3. He caroms back and forth, from clinging dependence to angry manipulation.
4. But whereas girls tend to become depressed, boys act out angrily against the world.
5. The borderline functions as a parasite whose demanding dependence will eventually
destroy the person to whom he so desperately clings.
6. Reality for borderlines is, as Octavio Paz calls it, an "endless instant."
7. The immediacy of the present exists in isolation.
8. The borderline has limited patience and a need for instant gratification.
9. His mood is often hyperactive and irrepressible.
10. The borderline has a simultaneous intolerance of separation and a fear of intimacy.
11. It leads to shifting, manipulative couplings.
Not even the high-end language and focus on the treatment of a mental illness should cause a perceptive reader to overlook the importance of I HATE YOU—don't leave me to the wider public, namely that human beings as social animals feel more secure attached to significant others, than going through life alone. When social dysfunction thwarts a person's intimate relationships, it causes a great deal of unhappiness.
Then I saw something that stopped me dead in my tracks. On page 75, Kreisman and Straus mention James Masterson, an important American social scientist who died in 2010:
James Masterson notes that governments with extensive social welfare systems—such as the
Scandanavian countries and increasingly the United States—promote a social dependency
that discourages autonomy and increases borderline and sociopathic behaviors among the
citizenry. (italics mine)
The logic is sound here: disunity in sexual relationships, disunity in the nation's body politic—the one doesn't differ much, in principle, from the other: one party hates the other, but lacks the courage and character to leave—to live and let live; so they stay together and treat each other to the gamut of passive-aggressive mind-games. Look at the list to identify them. They work for both sexual relationships as well as political relationships:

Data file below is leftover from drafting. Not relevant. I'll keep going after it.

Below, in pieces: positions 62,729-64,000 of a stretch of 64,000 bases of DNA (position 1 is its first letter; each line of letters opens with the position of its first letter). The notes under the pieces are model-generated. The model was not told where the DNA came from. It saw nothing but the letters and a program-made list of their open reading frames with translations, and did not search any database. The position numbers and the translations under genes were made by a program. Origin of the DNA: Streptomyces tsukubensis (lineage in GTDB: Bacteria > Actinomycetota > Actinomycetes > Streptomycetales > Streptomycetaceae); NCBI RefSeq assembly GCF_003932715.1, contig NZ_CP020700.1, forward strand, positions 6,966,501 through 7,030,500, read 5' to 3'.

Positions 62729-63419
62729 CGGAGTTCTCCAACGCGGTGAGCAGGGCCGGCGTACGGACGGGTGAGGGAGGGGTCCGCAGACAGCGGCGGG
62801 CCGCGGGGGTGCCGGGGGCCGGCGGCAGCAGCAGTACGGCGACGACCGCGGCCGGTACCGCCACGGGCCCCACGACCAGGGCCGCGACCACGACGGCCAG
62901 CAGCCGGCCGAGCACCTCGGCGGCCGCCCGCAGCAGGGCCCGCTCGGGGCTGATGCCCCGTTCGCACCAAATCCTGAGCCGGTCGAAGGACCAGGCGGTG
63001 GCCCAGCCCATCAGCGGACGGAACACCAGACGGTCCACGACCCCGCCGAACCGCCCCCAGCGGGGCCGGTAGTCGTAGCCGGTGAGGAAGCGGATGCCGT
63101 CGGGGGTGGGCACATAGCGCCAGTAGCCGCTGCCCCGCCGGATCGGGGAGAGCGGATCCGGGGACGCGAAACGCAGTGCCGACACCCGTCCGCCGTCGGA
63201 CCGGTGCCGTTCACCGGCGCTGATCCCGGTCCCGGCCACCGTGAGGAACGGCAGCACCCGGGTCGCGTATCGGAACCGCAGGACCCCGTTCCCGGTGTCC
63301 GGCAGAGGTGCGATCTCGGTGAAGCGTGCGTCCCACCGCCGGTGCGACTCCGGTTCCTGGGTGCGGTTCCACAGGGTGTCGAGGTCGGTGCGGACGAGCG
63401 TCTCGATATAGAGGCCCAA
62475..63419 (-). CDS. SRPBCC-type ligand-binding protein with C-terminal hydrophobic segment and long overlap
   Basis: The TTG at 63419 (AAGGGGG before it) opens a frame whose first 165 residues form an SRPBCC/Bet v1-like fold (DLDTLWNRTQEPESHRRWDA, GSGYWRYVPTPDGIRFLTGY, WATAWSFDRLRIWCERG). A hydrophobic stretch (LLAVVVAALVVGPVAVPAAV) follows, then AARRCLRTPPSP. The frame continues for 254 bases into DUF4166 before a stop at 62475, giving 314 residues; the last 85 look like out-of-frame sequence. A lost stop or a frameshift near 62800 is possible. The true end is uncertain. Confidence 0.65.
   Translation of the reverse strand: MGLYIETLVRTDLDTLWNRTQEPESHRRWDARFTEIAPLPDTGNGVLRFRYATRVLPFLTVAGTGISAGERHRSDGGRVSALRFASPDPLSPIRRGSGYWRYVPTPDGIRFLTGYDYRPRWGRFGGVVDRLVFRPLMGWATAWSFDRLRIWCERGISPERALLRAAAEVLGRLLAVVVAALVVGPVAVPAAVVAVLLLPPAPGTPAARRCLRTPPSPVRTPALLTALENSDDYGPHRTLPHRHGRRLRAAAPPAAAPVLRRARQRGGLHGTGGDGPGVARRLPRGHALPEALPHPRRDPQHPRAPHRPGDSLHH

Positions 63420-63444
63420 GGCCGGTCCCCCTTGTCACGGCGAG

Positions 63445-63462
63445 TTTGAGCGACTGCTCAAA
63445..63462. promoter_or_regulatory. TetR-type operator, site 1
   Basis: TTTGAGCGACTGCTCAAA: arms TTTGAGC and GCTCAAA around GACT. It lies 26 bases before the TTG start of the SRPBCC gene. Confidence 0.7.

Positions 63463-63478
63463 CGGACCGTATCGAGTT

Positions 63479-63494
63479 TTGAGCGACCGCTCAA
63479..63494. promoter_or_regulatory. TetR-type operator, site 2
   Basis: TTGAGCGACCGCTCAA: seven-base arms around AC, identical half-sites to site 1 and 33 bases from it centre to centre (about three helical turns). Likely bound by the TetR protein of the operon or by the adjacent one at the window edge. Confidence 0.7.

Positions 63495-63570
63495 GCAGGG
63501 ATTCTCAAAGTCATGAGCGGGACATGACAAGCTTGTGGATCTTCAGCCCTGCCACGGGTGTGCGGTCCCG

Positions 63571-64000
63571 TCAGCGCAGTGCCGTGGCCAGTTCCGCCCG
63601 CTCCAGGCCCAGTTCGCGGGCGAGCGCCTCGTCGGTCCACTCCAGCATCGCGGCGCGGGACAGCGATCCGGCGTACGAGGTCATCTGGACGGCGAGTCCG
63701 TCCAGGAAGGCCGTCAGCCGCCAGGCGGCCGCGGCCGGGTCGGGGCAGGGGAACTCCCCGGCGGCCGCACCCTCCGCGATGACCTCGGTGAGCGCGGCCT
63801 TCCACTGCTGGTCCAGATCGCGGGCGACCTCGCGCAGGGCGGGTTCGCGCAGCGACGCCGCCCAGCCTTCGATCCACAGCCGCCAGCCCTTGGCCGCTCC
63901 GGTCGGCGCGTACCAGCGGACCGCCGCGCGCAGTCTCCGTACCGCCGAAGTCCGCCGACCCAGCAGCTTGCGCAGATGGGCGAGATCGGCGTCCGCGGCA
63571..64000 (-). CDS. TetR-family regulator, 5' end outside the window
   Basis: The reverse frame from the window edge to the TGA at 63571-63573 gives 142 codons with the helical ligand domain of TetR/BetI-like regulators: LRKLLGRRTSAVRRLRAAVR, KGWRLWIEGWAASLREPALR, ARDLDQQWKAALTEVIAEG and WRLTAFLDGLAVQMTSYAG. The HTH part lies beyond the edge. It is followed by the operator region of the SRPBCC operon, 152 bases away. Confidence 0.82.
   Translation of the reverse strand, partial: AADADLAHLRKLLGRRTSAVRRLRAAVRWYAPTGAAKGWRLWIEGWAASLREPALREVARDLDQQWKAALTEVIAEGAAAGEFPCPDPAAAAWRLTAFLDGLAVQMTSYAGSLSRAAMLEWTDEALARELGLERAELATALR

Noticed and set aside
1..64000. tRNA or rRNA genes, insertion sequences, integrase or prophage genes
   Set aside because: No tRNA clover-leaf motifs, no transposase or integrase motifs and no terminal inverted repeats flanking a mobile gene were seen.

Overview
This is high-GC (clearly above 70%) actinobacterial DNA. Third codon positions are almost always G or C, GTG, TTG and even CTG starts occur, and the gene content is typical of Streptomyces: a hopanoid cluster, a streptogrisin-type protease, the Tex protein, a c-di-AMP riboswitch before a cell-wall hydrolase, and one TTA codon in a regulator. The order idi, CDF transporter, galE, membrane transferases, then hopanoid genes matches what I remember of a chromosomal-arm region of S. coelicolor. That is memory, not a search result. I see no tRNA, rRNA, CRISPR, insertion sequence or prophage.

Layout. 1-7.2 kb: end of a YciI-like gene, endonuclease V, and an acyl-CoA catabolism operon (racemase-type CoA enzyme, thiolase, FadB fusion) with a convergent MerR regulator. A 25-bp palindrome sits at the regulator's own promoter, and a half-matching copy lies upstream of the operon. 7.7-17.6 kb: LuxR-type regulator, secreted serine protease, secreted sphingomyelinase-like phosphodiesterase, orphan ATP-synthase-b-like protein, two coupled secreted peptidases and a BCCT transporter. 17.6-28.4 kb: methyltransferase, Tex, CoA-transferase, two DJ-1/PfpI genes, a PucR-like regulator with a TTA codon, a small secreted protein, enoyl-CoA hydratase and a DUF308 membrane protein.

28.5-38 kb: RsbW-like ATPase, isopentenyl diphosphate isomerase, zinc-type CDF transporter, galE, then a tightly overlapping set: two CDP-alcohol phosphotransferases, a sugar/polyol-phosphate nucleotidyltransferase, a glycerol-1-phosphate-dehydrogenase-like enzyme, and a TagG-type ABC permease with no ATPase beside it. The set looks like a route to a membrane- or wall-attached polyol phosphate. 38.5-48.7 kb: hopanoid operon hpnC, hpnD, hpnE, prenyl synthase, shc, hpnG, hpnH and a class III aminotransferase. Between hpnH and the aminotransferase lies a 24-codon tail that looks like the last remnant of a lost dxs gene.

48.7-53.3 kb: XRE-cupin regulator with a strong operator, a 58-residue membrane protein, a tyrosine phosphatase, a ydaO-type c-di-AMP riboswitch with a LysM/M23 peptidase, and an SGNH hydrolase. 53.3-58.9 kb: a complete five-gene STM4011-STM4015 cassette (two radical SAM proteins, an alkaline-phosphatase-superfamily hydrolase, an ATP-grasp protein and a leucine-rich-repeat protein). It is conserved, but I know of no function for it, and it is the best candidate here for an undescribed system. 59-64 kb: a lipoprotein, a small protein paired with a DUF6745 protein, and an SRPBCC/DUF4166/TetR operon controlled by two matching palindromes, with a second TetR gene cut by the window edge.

1. lack of a sense of identity—in other words, we don't know who we really are;
2. parasitic demanding dependence;
3. angry manipulation;
4. acting out angrily at the world;
5. desperately clingy;
6. intolerable feeling of aloneness;
The list goes on and on. Kreisman and Straus describe Boderline Personality Disorder as the "Third World of mental illness—indistinct, massive, and vaguely threatening."
Their straight-talking words trod on many toes and brought them strident criticism from people who did not want the authors to challenge their world-view. They gave the authors hell for the forthrightness of their research, rather than for any inherent faults in the quality of it.
I thought about the phrase "borderline and sociopathic behaviors," and I wondered if someone talked the authors out of using harsher language, like "violent and criminal behaviors." We are talking, after all, about people who feel helpless and lost, and live in a permanent state of paranoia and frustration.
If Americans seriously want to deal with violent crime in this country, as well as the dirty secrets about its disunity, they should start with Kreisman and Straus's blood-spattered title, "I Hate You! Don't Leave me!!!"
Stick with the original, published in 1991, and avoid the re-write published in 2010. The toned-down re-write only shows how much Kreisman and Straus caved in to the loud criticism of their original.